What Next For Stephanopoulos? Apparently Anything
WASHINGTON (AllPolitics, Dec. 12) -- Seems outgoing presidential aide George Stephanopoulos has quite the array of professional options. Last week he disclosed he would begin teaching at his alma mater, Columbia University, and today The Washington Post reported Stephanopoulos has inked a deal with ABC News after fending off offers from CBS and CNN and interest from NBC. He'll appear on ABC's Sunday program "This Week," teamed with conservative commentator William Kristol, and may also get his own shows on ABC's cable ventures like Arts & Entertainment and the History channel. But wait, there's more. He's recently joined the Washington Speakers Bureau Inc., and is expected to sign a book agreement in the near future. That movie deal can only be weeks away...
District To U.S.: Help!
WASHINGTON (AllPolitics, Dec. 12) -- The District of Columbia's oversight panel has called on the federal government to assume greater responsibility for the capitol's city services, to the tune of $1 billion. "The federal government has got to be our state," Stephen Harlan, vice chairman of the D.C. Financial Responsibility and Management Assistance Authority, told The Associated Press. He contends all other big cities are amply aided by their statehouses. With an enormous, unfunded pension burden imposed on the struggling city by Congress in 1979, D.C. wants the U.S. to take over Medicaid, prisons, roads and bridge construction. But Rep. Thomas Davis (R-Va.), who heads the committee that oversees the District, has indicated that any increased federal aid is contingent on D.C. first improving services and cutting costs.
Vote Counting Goes Slow In Teamsters Election
WASHINGTON (AllPolitics, Dec. 12) -- A federal official appointed to oversee the 1.4 million-member Teamsters Union presidential election is dismissing candidate James P. Hoffa's complaints of unfairness. What's undeniable is the process is going very slowly. Counting began Tuesday, and with only 8 percent of the votes counted by late Wednesday, Hoffa trailed incumbent Ron Carey 19,674 to 26,877. This is only the second democratic election in Teamster history, and its outcome could reverberate through all American unions.
Voting Irregularities Occurred In Dornan Race
SANTA ANA, Calif. (AllPolitics, Dec. 12) -- The recount has begun in the election between defeated Rep. Bob Dornan and Rep.-elect Lorretta Sanchez in California's 46th congressional district. Election workers have identified 126 absentee ballots that were submitted improperly and another 340 unaccounted-for ballots. Dornan hopes that if enough irregularities are found, officials will either nullify the Nov. 5 election, or Declare him the winner. The nine-term congressman is financing the recount, which is being done by hand at a cost of $358 per day. The Republican Party has so far not helped out, and Dornan has sent out fund-raising letters to supporters, urging them to fight "a great injustice." The recount should be completed by Dec. 20.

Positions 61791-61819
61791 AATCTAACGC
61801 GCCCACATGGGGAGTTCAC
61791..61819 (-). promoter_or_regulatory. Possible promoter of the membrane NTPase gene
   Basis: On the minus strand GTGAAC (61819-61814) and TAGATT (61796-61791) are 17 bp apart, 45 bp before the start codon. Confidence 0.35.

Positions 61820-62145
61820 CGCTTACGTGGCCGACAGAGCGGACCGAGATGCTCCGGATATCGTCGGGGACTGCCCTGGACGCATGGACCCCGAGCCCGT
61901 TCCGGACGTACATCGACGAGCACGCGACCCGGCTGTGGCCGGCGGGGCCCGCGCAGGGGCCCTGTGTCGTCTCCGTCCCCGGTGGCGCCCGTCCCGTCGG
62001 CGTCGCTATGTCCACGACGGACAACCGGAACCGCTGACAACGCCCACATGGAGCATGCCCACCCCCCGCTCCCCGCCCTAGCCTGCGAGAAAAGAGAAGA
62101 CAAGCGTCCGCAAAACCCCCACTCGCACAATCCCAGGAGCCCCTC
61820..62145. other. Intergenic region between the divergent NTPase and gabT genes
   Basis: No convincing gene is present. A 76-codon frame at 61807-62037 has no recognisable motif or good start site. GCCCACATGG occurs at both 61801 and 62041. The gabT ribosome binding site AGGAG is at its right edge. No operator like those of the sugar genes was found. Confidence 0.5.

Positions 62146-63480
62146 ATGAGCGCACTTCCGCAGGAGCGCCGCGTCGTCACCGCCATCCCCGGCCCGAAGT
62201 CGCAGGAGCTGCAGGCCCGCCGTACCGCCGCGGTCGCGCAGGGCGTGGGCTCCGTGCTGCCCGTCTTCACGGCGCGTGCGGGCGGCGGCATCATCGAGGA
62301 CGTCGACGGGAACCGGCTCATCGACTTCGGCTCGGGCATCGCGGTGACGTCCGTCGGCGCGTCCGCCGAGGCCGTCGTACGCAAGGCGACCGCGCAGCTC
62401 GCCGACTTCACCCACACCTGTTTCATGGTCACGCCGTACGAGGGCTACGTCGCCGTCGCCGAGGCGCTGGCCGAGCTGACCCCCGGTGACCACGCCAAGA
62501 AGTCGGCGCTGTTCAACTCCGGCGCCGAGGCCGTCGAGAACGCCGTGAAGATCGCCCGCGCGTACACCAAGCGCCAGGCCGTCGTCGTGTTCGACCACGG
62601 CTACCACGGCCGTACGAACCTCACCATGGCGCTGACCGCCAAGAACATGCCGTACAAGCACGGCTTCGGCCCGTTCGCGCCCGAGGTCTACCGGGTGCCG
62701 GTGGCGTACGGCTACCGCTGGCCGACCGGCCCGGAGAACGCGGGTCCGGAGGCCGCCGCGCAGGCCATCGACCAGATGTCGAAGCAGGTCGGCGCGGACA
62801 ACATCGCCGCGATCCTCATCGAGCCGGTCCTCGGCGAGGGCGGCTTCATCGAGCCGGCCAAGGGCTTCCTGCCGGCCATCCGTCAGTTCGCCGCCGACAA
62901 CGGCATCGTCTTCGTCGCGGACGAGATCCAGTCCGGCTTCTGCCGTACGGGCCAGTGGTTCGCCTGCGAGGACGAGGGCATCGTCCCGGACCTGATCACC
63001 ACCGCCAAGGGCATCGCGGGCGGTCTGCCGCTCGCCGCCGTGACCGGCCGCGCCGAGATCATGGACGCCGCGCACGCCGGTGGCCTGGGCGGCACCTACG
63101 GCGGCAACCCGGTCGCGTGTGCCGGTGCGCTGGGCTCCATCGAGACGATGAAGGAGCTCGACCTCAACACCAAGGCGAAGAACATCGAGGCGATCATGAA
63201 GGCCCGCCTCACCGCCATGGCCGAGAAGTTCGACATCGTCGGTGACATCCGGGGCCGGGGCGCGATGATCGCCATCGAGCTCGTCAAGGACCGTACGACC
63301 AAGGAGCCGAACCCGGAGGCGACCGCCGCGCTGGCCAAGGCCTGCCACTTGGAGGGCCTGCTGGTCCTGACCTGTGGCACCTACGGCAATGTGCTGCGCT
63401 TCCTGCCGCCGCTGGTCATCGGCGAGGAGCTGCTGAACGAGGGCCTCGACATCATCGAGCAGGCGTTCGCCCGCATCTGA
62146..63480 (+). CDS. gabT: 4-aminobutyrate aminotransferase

GOP To Push Tax Credit For Charitable Giving
WASHINGTON (AllPolitics, Dec. 12) -- GOP congressional leaders are promising action on their proposed $500 tax credit for charitable donations of the same amount to qualified, poverty-fighting organizations. "My efforts here in the Senate will move this to a top priority," Sen. Dan Coats (R-Ind.) told CNN. "We think there are organizations outside of government -- Habitat for Humanity, the Salvation Army, Big Brothers, Big Sisters, church relief programs -- that do a far more effective job at far less cost." The difference between Republicans' proposed tax credit versus the current deductions allowed for charitable giving is "day and night," said House Budget Committee chairman John Kasich (R-Ohio). Kasich said the credit allows a donor to subtract $500 from their tax bill, whereas a tax deduction only reduces taxable income. Kasich said the proposal would be funded by phasing out unwarranted tax breaks to corporations and by ending some existing welfare programs.
So How Much Did Perot Spend?
WASHINGTON (AllPolitics, Dec. 12) -- A post-election report filed with the Federal Election Commission indicates that Texas billionaire Ross Perot spent only $1,274.08 on his presidential run. That, of course, overlooks the $8.85 million he spent to support the "Perot Reform Committee," the vehicle he set up to qualify the Reform Party for the ballot. And that's just the money that was reported after the Perot Reform Committee registered as a federal committee. A Perot source estimates that roughly $1 million to $2 million was spent before that, bringing Perot's total personal spending in this election to between $10 and $11 million, compared to the $62 million he spent for his 1992 run. The recent disclosure reflects spending through Nov. 25, so Perot's official expenditures as a candidate will likely be higher. However, more than $50,000 would be a violation since Perot accepted federal funding.
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